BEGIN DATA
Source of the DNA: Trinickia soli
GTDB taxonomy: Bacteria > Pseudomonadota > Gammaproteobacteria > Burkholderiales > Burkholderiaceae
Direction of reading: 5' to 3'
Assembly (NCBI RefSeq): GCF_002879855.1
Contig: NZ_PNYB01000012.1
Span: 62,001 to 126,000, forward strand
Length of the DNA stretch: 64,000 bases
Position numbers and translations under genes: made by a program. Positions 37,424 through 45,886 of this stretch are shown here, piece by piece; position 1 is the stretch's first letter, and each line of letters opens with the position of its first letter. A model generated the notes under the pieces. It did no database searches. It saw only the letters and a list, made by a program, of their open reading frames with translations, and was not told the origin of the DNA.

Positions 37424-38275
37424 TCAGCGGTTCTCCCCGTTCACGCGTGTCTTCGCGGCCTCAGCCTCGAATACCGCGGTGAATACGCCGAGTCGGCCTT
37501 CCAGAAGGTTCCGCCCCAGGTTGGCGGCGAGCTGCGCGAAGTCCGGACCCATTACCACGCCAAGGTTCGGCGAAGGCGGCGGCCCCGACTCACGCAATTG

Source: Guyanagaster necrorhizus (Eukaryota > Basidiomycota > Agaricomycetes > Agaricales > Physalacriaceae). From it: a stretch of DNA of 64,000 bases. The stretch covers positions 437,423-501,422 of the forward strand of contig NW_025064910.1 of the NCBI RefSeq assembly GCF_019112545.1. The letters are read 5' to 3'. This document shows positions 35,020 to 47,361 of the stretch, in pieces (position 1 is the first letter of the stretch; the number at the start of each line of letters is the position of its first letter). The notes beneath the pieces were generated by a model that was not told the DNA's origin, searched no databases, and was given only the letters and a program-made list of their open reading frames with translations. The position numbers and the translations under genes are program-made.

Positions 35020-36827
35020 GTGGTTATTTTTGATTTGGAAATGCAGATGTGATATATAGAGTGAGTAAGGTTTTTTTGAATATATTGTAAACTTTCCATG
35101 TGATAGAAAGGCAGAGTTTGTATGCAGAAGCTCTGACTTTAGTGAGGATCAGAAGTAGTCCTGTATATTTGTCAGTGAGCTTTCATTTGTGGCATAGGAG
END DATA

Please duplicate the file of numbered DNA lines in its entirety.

Source of the DNA: Trinickia soli
GTDB taxonomy: Bacteria > Pseudomonadota > Gammaproteobacteria > Burkholderiales > Burkholderiaceae
Direction of reading: 5' to 3'
Assembly (NCBI RefSeq): GCF_002879855.1
Contig: NZ_PNYB01000012.1
Span: 62,001 to 126,000, forward strand
Length of the DNA stretch: 64,000 bases
Position numbers and translations under genes: made by a program. Positions 37,424 through 45,886 of this stretch are shown here, piece by piece; position 1 is the stretch's first letter, and each line of letters opens with the position of its first letter. A model generated the notes under the pieces. It did no database searches. It saw only the letters and a list, made by a program, of their open reading frames with translations, and was not told the origin of the DNA.

Positions 37424-38275
37424 TCAGCGGTTCTCCCCGTTCACGCGTGTCTTCGCGGCCTCAGCCTCGAATACCGCGGTGAATACGCCGAGTCGGCCTT
37501 CCAGAAGGTTCCGCCCCAGGTTGGCGGCGAGCTGCGCGAAGTCCGGACCCATTACCACGCCAAGGTTCGGCGAAGGCGGCGGCCCCGACTCACGCAATTG

Source: Guyanagaster necrorhizus (Eukaryota > Basidiomycota > Agaricomycetes > Agaricales > Physalacriaceae). From it: a stretch of DNA of 64,000 bases. The stretch covers positions 437,423-501,422 of the forward strand of contig NW_025064910.1 of the NCBI RefSeq assembly GCF_019112545.1. The letters are read 5' to 3'. This document shows positions 35,020 to 47,361 of the stretch, in pieces (position 1 is the first letter of the stretch; the number at the start of each line of letters is the position of its first letter). The notes beneath the pieces were generated by a model that was not told the DNA's origin, searched no databases, and was given only the letters and a program-made list of their open reading frames with translations. The position numbers and the translations under genes are program-made.

Positions 35020-36827
35020 GTGGTTATTTTTGATTTGGAAATGCAGATGTGATATATAGAGTGAGTAAGGTTTTTTTGAATATATTGTAAACTTTCCATG
35101 TGATAGAAAGGCAGAGTTTGTATGCAGAAGCTCTGACTTTAGTGAGGATCAGAAGTAGTCCTGTATATTTGTCAGTGAGCTTTCATTTGTGGCATAGGAG